In the Iron Man movies, Tony Stark uses a voice-controlled computer assistant called J.A.R.V.I.S. It manages the lights and security system in his home, helps him pilot his Iron Man suits, and even assists with his research. Some of this is still very much in the realm of science fiction, but not all of it. Inspired by the Iron Man movies, two Princeton students have built a J.A.R.V.I.S. for the real world.
Sixty years from now, we'll look back on today's 3D-printed tissue and organ technology and think it's as primitive as the iron lung seems to us now.
Six decades out, replacing a liver or a kidney will likely be a routine procedure that involves harvesting some patients cells, growing them and then printing them across artificial scaffolding.
Will your clothes and accessories change how you live your daily life? Wearable devices like smart watches, glasses and activity monitors were a big topic of conversation at South By Southwest Interactive this week - specifically their potential in the future.
Imagine if, when you woke up, the lights in your room turned on and the coffee maker started up, said Brian Friedman, CEO of Loopd, a wearable device company. Or a room that immediately customized to your presence - from its lighting to the music.
Texas Instruments is tapping into the growing trend among enthusiasts who want to make their own wearable devices and small electronics, announcing the Tiva C Series Connected LaunchPad mini-computer.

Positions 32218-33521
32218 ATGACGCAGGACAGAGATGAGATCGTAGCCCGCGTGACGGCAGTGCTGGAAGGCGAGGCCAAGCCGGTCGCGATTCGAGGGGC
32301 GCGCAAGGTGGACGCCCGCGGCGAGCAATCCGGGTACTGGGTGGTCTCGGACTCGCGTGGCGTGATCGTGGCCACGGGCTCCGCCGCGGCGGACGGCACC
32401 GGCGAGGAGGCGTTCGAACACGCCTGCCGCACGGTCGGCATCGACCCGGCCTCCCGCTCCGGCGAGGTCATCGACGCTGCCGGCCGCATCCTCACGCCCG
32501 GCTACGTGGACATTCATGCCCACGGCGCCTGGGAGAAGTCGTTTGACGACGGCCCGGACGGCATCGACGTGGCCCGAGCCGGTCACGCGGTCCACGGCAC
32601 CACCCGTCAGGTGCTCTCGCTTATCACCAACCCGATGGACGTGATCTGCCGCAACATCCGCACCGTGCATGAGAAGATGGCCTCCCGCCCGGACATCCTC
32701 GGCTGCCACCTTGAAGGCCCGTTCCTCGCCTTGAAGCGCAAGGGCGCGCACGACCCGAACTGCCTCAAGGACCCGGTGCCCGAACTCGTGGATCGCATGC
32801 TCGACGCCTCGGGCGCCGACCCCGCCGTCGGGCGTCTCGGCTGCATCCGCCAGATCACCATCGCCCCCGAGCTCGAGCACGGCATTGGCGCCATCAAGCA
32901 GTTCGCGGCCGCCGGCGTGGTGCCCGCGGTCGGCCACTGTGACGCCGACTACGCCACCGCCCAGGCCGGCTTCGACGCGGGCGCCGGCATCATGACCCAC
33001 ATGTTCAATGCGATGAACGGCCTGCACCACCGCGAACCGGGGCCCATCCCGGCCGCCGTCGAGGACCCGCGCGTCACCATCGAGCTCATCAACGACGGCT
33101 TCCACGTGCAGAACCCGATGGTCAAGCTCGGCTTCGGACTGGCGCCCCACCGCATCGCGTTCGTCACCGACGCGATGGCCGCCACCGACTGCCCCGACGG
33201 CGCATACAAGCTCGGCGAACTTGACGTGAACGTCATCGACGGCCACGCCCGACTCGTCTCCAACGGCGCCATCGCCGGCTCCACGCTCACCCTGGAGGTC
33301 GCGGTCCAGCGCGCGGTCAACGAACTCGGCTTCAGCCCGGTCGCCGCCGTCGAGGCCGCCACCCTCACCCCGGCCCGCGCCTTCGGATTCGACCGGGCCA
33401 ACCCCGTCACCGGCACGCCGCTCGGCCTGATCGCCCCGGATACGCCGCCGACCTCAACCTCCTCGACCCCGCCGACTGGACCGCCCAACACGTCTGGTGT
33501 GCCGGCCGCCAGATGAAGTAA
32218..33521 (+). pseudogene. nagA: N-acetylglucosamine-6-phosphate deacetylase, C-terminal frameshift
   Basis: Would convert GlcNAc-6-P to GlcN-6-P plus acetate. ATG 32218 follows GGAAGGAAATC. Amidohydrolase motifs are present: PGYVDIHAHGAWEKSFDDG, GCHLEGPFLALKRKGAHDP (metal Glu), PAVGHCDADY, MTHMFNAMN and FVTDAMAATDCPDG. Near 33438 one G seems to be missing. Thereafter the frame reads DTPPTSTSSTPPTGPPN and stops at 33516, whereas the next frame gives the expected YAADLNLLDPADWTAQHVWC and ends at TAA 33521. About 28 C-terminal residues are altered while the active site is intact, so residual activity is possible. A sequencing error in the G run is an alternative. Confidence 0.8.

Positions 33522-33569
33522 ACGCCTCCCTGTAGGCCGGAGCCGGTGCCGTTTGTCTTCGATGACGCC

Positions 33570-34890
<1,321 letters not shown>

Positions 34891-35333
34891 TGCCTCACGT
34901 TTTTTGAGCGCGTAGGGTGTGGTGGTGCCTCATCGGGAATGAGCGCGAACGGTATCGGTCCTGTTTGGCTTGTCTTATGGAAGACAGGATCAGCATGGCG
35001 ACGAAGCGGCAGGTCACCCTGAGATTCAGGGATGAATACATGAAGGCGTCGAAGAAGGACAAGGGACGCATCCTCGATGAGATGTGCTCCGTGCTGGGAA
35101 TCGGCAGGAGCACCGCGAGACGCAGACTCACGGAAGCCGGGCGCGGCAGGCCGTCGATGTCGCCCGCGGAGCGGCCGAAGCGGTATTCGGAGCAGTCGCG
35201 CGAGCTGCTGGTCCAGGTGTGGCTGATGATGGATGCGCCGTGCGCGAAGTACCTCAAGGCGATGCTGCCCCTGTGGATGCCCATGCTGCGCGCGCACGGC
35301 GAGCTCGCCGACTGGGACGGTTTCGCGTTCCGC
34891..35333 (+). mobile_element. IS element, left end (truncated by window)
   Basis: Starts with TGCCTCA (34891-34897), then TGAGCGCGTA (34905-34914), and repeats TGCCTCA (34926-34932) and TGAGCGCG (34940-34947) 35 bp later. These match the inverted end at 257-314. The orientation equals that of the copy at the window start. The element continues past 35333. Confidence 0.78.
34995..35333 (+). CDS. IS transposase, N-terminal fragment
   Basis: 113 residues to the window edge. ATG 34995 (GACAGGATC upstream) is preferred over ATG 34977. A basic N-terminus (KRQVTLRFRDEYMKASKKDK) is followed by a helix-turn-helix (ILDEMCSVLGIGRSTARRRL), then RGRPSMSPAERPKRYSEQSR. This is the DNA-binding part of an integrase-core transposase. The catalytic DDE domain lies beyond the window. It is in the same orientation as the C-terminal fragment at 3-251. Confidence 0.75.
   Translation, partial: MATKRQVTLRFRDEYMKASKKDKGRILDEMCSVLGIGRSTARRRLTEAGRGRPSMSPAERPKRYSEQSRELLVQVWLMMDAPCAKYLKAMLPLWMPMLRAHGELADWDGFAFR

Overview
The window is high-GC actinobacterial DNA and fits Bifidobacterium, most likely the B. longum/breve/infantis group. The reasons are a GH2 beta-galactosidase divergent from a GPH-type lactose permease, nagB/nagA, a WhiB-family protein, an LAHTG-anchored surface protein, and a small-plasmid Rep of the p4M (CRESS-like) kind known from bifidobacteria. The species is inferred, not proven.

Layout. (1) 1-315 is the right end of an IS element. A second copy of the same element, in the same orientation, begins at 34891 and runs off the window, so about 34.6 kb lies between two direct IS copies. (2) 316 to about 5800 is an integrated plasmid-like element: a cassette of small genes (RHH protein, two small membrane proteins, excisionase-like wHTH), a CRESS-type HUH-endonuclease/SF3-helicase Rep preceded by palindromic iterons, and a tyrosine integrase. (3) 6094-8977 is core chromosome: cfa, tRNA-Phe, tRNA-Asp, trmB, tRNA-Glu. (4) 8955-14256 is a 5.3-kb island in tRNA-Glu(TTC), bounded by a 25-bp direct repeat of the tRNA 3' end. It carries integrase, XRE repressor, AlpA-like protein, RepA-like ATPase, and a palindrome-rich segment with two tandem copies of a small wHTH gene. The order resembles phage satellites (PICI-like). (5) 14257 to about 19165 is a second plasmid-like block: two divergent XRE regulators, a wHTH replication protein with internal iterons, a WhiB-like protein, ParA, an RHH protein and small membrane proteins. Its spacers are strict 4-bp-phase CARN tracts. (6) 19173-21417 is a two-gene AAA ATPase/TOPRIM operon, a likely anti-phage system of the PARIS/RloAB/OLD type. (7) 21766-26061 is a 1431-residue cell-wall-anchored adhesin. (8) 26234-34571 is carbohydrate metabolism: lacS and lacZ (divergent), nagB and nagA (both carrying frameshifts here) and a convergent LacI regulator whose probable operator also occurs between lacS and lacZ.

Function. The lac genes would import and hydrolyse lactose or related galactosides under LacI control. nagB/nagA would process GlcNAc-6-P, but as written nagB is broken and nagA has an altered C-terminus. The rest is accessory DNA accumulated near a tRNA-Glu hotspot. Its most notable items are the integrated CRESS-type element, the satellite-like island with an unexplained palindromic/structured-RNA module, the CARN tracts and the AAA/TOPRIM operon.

The $19.99 mini-computer has a microcontroller to which sensors, displays, connectivity and memory components can be independently attached via expansion cards. The expansion cards, called "Booster Packs" by TI, can help in prototyping devices and testing applications.
Using an inexpensive 3-D printer, Washington University biomedical engineers have developed a custom-fitted, implantable device with embedded sensors that could transform treatment and prediction of cardiac disorders.
Igor Efimov, PhD, at the School of Engineering & Applied Science at Washington University in St. Louis and an international team of biomedical engineers and materials scientists have created a 3-D elastic membrane made of a soft, flexible, silicon material that is precisely shaped to match the heart’s epicardium, or the outer layer of the wall of the heart.